This made me realize to what extent all that I was living in virtual reality was true, and that behind the pixels, psychic bonds were formed. I understood now that it was possible to find friends of my essence with whom to live multiple simultaneous lives and actualize these relationships so as not to have to reincarnate to experience them. I finally concluded that virtual reality is psychedelic in essence – that it makes manifest on the physical level the subtle level of collective consciousness. Leou Aeon, my avatar, is literally the physical manifestation of my soul finally activated. The world of dreams, this psychic and visionary reality, has begun to physically manifest on earth through technology. Virtual reality may soon become equivalent to lucid dreams and can certainly lead to them already. To me, sensitive as I am to the invisible, it seems strikingly obvious. I have had many dreams resembling Second Life with my avatar. As a result, the difference between the physical world and virtual reality became increasingly blurred and increasingly paradoxical. I had dreams with people I spent time with in virtual reality and they seemed more real and alive than those of physical reality. At that time I spent most of my time on SL. I felt more comfortable and light in this archetypal world where I hung out with fairies, imaginary creatures and people dressed in medieval or outright futuristic styles. And the Psychedelic Master did not seem anachronistic in this world where the word “impossible” has lost all meaning. I went out less and less and physical reality seemed a pale copy of the invisible world, a simulacrum of a ridiculous impermanence.

Then I discovered Mystic Academy, a school of mysticism and spirituality on SL where I met very interesting people. It was not long before I felt inspired to propose a discussion group on psychedelics. Mystic Academy, with its three-floored castle, multiple classes and meditation spaces spread out over a large island lush with greenery, was my wonderful introduction to virtual discussion groups that can be held simultaneously in voice and chat. I began feeling jaded towards my weekly discussion group in physical reality. I had gradually decreased my advertising and fewer and fewer people were participating. My real desire was to renew myself, and Second Life gave me the opportunity. So I transferred my discussion group to Mystic Academy where I could meet people from all over and learn many things about entheogens, which gave me a better overall view of the field.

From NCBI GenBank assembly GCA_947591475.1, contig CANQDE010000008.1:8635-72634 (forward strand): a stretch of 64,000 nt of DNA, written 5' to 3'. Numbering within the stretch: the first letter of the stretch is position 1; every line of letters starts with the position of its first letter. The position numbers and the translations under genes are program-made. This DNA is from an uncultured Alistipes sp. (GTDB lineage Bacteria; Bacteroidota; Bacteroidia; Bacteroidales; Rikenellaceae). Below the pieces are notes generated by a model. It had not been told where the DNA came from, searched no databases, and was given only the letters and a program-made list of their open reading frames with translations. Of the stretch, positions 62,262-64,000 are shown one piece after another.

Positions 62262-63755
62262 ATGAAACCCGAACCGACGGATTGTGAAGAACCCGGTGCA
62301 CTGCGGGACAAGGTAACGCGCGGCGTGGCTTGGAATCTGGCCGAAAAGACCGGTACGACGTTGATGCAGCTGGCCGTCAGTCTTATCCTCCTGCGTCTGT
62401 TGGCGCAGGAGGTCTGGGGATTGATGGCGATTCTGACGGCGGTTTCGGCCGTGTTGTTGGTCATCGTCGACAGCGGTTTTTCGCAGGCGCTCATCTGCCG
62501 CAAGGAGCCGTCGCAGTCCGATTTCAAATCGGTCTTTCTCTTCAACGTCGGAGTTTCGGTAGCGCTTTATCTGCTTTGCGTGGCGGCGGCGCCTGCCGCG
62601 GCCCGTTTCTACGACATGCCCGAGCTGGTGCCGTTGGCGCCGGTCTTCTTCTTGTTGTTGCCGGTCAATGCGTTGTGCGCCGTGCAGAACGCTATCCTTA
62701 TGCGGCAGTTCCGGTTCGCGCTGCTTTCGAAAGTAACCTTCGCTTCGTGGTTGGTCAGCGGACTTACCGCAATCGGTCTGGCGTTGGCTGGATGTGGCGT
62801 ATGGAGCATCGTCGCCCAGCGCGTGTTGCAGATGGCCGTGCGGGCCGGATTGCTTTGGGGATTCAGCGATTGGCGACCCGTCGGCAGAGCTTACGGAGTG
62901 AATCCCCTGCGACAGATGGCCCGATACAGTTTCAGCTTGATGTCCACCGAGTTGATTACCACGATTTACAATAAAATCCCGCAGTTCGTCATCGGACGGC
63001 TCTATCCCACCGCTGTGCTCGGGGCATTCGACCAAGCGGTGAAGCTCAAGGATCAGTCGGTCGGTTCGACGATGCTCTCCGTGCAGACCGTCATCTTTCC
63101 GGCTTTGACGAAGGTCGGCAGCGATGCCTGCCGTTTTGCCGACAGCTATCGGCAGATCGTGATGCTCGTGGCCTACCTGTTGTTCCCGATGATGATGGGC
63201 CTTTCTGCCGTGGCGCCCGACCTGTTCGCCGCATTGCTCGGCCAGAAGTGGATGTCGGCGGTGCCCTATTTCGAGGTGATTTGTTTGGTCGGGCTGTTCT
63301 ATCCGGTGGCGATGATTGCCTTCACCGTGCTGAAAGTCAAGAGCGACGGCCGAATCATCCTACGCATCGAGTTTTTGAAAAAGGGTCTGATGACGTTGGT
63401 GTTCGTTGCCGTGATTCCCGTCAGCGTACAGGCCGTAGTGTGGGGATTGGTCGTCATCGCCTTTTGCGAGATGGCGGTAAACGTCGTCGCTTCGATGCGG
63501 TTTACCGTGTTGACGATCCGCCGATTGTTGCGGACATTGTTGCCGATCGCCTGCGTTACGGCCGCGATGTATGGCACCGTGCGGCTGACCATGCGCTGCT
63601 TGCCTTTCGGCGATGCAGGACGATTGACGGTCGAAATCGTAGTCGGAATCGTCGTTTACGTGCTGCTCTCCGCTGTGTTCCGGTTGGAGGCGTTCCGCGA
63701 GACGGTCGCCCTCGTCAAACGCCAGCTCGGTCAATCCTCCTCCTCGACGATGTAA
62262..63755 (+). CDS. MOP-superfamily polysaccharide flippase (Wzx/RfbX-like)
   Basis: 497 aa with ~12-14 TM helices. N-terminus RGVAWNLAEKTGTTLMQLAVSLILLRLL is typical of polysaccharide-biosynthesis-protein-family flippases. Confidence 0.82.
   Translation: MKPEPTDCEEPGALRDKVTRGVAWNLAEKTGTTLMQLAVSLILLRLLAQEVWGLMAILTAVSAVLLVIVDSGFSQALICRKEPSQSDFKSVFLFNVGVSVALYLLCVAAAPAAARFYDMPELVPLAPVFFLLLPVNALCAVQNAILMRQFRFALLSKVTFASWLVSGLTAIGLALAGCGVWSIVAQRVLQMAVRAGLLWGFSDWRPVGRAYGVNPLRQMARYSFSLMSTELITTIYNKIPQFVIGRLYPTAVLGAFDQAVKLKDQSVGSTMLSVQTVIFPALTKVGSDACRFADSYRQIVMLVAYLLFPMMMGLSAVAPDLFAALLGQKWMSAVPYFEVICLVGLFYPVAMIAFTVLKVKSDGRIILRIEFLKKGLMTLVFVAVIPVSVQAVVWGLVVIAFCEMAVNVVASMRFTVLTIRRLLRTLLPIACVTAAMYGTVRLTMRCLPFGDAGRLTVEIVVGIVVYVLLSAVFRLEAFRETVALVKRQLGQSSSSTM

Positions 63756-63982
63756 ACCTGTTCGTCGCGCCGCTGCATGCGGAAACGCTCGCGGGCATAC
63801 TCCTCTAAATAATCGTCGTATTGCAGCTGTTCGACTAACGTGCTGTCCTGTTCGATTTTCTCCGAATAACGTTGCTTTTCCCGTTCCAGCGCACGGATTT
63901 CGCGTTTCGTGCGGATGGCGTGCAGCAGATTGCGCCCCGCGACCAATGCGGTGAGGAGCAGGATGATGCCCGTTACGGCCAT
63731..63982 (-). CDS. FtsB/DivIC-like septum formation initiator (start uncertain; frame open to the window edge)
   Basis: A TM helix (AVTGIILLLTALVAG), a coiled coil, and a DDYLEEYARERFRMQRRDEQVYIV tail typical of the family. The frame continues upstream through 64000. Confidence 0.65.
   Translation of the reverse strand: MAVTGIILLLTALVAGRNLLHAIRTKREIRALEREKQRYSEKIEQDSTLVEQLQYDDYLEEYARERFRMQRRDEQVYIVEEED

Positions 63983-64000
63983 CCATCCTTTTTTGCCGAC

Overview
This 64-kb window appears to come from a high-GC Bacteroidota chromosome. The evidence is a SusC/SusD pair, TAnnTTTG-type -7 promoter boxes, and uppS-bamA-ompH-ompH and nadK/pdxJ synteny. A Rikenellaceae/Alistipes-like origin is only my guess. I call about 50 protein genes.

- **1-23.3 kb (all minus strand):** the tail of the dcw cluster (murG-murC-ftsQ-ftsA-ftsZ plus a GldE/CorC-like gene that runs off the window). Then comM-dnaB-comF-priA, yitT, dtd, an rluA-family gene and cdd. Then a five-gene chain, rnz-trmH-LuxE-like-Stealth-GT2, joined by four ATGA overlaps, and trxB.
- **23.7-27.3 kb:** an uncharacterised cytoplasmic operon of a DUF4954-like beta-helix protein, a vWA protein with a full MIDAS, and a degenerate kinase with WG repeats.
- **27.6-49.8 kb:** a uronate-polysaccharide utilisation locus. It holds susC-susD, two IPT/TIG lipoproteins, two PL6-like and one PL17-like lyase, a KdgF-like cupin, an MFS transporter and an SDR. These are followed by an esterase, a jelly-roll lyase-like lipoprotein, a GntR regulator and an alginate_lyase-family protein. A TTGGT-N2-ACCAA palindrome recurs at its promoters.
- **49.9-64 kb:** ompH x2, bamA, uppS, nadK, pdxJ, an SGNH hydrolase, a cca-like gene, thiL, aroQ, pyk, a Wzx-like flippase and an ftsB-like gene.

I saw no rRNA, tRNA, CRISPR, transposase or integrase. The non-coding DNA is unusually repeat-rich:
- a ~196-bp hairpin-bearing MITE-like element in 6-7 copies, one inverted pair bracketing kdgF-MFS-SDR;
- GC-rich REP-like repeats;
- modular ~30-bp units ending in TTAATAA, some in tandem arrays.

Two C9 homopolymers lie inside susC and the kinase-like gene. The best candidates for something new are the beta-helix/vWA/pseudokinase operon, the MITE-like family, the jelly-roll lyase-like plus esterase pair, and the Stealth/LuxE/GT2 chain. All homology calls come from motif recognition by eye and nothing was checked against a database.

I also began teaching integral practice in SL. One of my students soon became my new companion, but she never gave me a picture of herself or told me her age, so I had to content myself with my feelings, her voice, and the image she had created for herself in virtual reality. Not only was she seriously ill and could not leave her home, but she had experienced several NDE (near death experiences) that had made her very sensitive to the invisible. I had never met a such spiritual woman. When I began to keep her company I started feeling presences around me at night and see blue-tinted faces floating in the room. The spirit of this woman was so alive that at night, while sleeping, she joined up with her work team and went to different places to help the dying with their passing through her role of psychopomp. If when we made love we were close psychically and spiritually, during our simultaneous orgasms I was flooded with light and a wonderful feeling of subtle sweetness that lingered long after.

Ultimately, these experiences served to convince me that the virtual reality experience is comparable to that of psychedelics: both activate the subtle aspects of consciousness by awakening them and giving them life.

In conclusion, I believe virtual reality could one day replace psychedelics – or at least supplement them  – once the technology is advanced enough to eliminate the difference between virtual and physical reality. They will then form an indivisible whole. If we have not arrived there yet, Second Life already asks a very pertinent question: what is true and what is not? Simply seeing a 3D movie at the cinema is proof enough that we no longer view a projection like before, we experience it. This can help people integrate the idea of immaterialism. For this multiverse, as it is commonly called, is now available to anyone who can access it on computer. Even if it is virtual, it is no less real: people get married, do business and build utopian communities there.

Virtual reality is a bridge between the subtle and the physical, between dreams and the waking state. In my case, it finished the work I began with psychedelics and helped me integrate the teachings. It facilitated the birth of the Psychedelic Master.


Extract from The Psychedelic Master